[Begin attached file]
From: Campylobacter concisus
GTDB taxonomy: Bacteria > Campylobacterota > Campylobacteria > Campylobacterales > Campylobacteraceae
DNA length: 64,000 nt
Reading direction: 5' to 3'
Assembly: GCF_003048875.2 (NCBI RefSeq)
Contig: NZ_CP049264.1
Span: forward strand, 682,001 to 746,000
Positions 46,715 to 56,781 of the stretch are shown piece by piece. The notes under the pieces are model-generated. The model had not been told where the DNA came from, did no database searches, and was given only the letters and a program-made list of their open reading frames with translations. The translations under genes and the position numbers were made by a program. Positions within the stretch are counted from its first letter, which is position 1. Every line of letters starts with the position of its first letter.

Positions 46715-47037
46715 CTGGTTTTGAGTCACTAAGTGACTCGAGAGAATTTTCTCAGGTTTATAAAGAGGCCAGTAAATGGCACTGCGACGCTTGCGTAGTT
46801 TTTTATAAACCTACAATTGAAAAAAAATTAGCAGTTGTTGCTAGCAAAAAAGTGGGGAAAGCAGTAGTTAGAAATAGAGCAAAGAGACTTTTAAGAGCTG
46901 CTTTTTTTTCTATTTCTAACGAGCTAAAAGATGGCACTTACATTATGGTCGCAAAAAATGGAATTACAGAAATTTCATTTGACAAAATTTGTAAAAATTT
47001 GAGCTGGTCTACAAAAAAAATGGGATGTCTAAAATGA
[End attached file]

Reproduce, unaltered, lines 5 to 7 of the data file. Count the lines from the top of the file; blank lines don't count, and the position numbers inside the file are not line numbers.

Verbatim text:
Assembly: GCF_003048875.2 (NCBI RefSeq)
Contig: NZ_CP049264.1
Span: forward strand, 682,001 to 746,000